The Starbucks Corporation, which is credited with bringing premium coffee into the American mainstream, died this week as a parody of its former self, and following a long battle with acute Kumbaya-ism. The coffee chain was 47.
Founded in 1971, the Seattle-based coffee company began as a supplier of premium roasted coffee and coffee equipment. In 1982, Howard Schultz was hired as director of retail operations and marketing, and after briefly leaving the company to start a chain of Italian-style coffee cafés, Schultz eventually acquired Starbucks in 1987; pivoting the company to its current business model. By the time the company went public five years later, it operated 165 stores in the U.S. and Canada.
At the time of its death, Starbucks operated more than 25,000 stores worldwide.
Though its rapid growth is attributable to Schultz’s extraordinary business acumen and vision in the marketplace, Schultz also is responsible for the chain’s untimely demise. An obsessed patron of the liberal occult (such as the belief in an invisible and unknowable force called “unconscious bias”), Schultz relentlessly injected his personal, left-wing agenda into the DNA of the company.
While this strategy might at first have been innocuous, perhaps even commendable, including such tactics as offering full health benefits to all employees, and investing into numerous philanthropic endeavors, Schultz inevitably fell into a devastating cycle of political correctness, taking down with him the coffee empire he built.
In this incident, the manager of a Philadelphia Starbucks store made a terrible lapse in judgment by calling police on two African-American patrons who asked to use the restroom while waiting on a third member of their group to arrive. The men reportedly declined to purchase any beverages while they waited, which violated a “loose” store policy for restroom use. The men refused to leave, saying they were there to meet their friend, a real estate developer, who was on the way. All this led the manager to call police – a decision Starbucks (rightfully) said never should have been made.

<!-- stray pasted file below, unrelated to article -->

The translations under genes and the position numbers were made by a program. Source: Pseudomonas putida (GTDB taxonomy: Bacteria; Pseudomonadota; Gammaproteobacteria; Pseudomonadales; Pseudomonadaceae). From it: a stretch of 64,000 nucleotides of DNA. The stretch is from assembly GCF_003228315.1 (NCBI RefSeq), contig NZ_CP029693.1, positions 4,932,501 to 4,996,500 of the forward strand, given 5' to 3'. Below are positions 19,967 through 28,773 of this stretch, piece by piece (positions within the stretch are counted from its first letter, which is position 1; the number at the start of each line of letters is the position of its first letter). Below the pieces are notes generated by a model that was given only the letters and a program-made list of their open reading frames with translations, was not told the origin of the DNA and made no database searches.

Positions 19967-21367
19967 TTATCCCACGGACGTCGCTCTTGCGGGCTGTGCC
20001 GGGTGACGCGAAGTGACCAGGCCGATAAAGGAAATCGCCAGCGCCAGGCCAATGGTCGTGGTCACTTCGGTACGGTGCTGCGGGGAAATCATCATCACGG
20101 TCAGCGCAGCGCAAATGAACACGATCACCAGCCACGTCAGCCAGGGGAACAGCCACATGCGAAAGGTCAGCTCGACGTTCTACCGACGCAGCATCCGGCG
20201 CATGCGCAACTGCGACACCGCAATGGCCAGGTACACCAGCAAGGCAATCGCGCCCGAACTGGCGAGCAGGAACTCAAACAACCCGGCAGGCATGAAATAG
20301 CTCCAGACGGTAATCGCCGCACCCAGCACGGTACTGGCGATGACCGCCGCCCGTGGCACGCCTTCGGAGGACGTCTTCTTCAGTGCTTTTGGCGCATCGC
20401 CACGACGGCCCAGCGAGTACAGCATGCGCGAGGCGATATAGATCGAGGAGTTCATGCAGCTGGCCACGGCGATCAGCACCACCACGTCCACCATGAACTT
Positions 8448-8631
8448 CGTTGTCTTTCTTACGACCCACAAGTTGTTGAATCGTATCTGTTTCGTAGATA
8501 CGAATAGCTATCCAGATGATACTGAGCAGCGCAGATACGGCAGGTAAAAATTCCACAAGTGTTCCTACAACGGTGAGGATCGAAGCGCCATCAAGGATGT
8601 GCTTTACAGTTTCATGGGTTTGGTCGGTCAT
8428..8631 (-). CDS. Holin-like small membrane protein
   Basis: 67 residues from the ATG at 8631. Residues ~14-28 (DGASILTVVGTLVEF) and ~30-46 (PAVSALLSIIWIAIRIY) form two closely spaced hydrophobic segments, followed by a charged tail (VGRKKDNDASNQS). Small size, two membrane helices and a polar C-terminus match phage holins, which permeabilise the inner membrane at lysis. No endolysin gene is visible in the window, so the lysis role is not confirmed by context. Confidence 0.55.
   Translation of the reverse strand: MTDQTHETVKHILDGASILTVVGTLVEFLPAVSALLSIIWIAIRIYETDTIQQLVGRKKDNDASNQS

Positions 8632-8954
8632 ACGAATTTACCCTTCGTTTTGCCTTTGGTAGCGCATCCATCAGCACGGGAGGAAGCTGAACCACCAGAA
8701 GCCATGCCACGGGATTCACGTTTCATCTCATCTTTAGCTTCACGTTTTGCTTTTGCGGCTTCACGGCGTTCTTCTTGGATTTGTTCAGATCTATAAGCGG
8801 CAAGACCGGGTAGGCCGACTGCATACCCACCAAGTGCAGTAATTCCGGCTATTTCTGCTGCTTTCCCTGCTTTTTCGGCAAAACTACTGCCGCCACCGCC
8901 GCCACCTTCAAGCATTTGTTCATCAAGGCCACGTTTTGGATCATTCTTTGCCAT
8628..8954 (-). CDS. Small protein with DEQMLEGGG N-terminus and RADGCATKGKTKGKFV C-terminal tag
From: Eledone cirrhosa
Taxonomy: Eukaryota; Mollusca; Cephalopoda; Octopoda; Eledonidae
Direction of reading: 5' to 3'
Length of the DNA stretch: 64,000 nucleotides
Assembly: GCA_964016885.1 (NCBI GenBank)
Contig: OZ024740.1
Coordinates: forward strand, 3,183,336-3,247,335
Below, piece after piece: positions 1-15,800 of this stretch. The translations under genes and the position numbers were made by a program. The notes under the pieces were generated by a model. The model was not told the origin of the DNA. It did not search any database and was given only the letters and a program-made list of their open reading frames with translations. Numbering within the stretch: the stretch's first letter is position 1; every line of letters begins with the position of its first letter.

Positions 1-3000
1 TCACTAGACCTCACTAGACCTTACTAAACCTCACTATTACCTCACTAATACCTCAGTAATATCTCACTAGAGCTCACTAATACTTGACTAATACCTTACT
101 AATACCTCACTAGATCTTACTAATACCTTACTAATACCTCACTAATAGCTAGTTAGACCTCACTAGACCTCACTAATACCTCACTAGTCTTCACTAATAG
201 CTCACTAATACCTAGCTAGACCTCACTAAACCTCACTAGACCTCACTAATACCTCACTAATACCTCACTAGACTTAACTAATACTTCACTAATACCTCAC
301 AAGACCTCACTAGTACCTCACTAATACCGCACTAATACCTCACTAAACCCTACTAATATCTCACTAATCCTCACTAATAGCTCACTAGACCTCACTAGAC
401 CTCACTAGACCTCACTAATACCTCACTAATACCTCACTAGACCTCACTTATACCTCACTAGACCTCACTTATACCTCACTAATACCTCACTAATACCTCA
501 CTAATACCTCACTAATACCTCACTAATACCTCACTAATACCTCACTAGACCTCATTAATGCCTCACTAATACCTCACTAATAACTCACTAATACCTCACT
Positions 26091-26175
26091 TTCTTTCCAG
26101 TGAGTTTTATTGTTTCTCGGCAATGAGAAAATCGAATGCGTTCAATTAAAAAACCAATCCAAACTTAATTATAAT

Rather than responding to the incident with an immediate apology and disciplining the manager, it is now believed to be Schultz’s addiction to political correctness that drove him to overreact in such a manner that set into motion events that would be the company’s ultimate undoing.
On Tuesday, 8,000 Starbucks stores and offices across the United States closed (at no small expense) for training on race relations and “unconscious bias” – the aforementioned term for racism, which individuals do not know lives within them. Though experts warned this type of employee re-education, if it even makes a lasting difference on a largely transient workforce, “has mixed effects” and “can even backfire,” Schultz pressed forward in spite of these potential consequences.
Also found to be a contributing factor to its death, in the days preceding this training, Starbucks, at Schultz’s direction, announced a change to its store policy, henceforth allowing anyone to loiter on its property and use its restroom facilities regardless of whether they make a purchase. “We don’t want anyone at Starbucks to feel as if we are not giving access to you to the bathroom because you are less than; we want you to be more than,” Schultz feverishly stated in what had become a regular manner of mixing nonsensical liberal gobbledygook with major business policies.
With investors already concerned by ominous indicators like the chain’s dwindling afternoon sales, when according to reports coffee consumption rises at this time, Schultz’s liberal delusions did little to quell the fears that he had lost touch with reality. It seems Starbucks’ remaining customers, who had not already abandoned “corporate coffee” in favor of local stores on the same liberal principles ironically possessed by Schultz, were also unmoved by the decision to turn their favorite places for meetings or to study, into homeless encampments because of a moral duty to society.
Starbucks is survived by Schultz; the empty shell of a once visionary business leader; and, a bizarre corporate manifesto in which coffee chains should not really sell coffee, but instead “nurture the human spirit.”
Condolences may be sent to @Starbucks via social media in the form of hashtags about lost causes.